Surprise, surprise: Enable/ disable circular logging without downtime

This posting is ~5 years years old. You should keep this in mind. IT is a short living business. This information might be outdated.

As part of a troubleshooting process, I had to disable circular logging on a Microsoft Exchange 2013 mailbox database, that was part of a Database Availability Group (DAG).

What is circular logging? Microsoft Exchange uses log files that record all transactions and modifications to a mailbox database. In this case, Exchange works like MS SQL or Oracle. These log files are used, to bring the database back to a consistent state after a crash, or to recover a database to a specific point-in-time. Because everything is written to log files, the number of log files increases over time. Log files are truncated, as soon as a successful full backup of the database is taken.

If you don’t need the capability to recover to a specific point-in-time, or if you are running low on disk space, circular logging can be an alternative. Especially if you are running low on disk space, because your backup isn’t working as expected. With circular logging enabled, Microsoft Exchange maintains only the minimum number of log files that is necessary, to keep the Exchange server running. As soon as a transaction was written to the database, the log file will be overwritten.

I rarely use circular logging. But this time I had to. As already mentioned, I had a mailbox database with enabled circular logging. This database was part of a DAG and I had to disable circular logging. Usually, you need to dismount and re-mount the database after enabling or disabling circular logging.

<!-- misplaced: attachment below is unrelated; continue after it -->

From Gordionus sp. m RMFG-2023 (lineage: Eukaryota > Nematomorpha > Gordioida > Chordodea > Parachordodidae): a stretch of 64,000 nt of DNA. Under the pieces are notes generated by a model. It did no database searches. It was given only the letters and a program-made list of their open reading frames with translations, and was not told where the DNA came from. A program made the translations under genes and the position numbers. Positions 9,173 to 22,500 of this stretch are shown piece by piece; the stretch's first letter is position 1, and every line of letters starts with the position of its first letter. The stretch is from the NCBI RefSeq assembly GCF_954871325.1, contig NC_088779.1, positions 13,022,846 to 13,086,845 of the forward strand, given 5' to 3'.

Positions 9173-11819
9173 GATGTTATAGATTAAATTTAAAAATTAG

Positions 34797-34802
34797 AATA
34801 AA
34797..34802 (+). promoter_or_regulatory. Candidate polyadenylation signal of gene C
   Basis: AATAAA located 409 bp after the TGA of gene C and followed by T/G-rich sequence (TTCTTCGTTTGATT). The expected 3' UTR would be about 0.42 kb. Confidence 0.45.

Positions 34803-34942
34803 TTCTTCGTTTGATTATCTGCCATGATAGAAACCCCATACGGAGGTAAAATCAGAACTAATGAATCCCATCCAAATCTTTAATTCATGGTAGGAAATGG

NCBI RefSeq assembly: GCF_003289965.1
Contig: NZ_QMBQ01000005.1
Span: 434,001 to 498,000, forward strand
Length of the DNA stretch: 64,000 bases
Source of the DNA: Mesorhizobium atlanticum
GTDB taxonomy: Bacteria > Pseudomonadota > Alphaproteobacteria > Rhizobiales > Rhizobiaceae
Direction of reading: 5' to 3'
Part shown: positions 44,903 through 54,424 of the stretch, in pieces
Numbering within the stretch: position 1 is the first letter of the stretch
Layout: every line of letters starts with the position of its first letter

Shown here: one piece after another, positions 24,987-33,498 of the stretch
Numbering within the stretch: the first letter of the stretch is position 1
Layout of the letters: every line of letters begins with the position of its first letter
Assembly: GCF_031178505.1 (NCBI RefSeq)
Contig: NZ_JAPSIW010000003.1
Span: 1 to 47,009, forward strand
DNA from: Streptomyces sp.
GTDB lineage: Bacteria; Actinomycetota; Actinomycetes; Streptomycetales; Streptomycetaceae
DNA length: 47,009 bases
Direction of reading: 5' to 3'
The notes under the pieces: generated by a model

[PS] C:\Windows\system32>Get-MailboxDatabase | ? {$_.CircularLoggingEnabled -eq $true}  | select name,server

Name                                              Server
----                                              ------
DAG1_DB_AH1                                       MBX4

You can enable or disable circular logging using the Microsoft Exchange Control Panel (ECP), or with the Microsoft Exchange Management Shell. I have used the PowerShell.

[PS] C:\Windows\system32>Set-MailboxDatabase DAG1_DB_AH1 -CircularLoggingEnabled $False

To my surprise, dismounting and re-mounting the database was not necessary. The circular logging was disabled without downtime. I’ve checked the TechNet, and the observed behaviour was confirmed.


A non-replicated mailbox databases will use JET circular logging. If the database is part of a DAG, the database will use continuous replication circular logging (CRCL). A benefit of CRCL is, that it can be enabled and disabled without the need of dismounting and re-mounting the mailbox database.

To get this clear: This only works if you are using replicated mailbox databases, because only databases that belong to a DAG are using CRCL. If you are using standalone mailbox databases, you have to dismount and re-mount the database, after enabling or disabling circular logging.

As I mentioned earlier: I really don’t use circular logging often, but that was very handy today!

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Patrick Terlisten
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